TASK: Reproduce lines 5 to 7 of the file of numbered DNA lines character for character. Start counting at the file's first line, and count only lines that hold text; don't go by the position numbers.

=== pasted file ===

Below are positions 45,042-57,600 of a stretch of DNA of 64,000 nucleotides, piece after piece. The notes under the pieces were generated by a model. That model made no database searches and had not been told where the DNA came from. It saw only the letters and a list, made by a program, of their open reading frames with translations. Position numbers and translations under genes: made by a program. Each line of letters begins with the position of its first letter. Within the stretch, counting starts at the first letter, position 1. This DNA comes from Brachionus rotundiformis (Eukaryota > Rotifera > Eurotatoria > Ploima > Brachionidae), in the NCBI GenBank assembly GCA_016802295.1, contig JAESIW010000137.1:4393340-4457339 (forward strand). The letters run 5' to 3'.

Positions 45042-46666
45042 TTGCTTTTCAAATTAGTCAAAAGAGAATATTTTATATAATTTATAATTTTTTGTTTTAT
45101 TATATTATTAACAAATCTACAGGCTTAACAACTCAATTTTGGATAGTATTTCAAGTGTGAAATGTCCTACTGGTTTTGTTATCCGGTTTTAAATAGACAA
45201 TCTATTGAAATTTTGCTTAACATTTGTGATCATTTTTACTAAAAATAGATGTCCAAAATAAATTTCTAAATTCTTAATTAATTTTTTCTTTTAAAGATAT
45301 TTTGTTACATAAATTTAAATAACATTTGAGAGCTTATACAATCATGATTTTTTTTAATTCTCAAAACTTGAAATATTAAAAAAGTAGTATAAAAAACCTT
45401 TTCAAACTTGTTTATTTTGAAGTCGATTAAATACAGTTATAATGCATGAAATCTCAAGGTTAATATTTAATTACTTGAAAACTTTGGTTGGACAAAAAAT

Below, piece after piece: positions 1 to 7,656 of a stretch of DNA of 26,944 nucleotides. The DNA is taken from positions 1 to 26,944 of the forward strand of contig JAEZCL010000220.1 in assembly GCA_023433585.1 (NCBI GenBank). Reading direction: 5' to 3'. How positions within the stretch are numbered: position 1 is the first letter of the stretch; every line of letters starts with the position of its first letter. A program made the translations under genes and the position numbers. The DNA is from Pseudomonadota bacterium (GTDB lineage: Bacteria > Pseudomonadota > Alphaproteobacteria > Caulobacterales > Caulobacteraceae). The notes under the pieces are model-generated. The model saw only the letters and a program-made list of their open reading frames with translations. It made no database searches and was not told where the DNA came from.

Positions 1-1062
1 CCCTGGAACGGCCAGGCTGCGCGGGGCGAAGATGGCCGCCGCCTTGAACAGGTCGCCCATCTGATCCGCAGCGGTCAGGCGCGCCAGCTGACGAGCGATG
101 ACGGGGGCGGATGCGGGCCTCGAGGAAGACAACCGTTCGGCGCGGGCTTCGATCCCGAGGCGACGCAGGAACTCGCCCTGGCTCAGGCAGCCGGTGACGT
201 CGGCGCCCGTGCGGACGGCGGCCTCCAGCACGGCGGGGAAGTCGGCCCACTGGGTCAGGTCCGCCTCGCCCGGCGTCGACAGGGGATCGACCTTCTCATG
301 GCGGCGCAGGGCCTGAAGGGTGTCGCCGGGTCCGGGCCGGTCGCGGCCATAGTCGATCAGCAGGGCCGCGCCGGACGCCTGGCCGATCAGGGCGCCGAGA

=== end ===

45201 TCTATTGAAATTTTGCTTAACATTTGTGATCATTTTTACTAAAAATAGATGTCCAAAATAAATTTCTAAATTCTTAATTAATTTTTTCTTTTAAAGATAT
45301 TTTGTTACATAAATTTAAATAACATTTGAGAGCTTATACAATCATGATTTTTTTTAATTCTCAAAACTTGAAATATTAAAAAAGTAGTATAAAAAACCTT
45401 TTCAAACTTGTTTATTTTGAAGTCGATTAAATACAGTTATAATGCATGAAATCTCAAGGTTAATATTTAATTACTTGAAAACTTTGGTTGGACAAAAAAT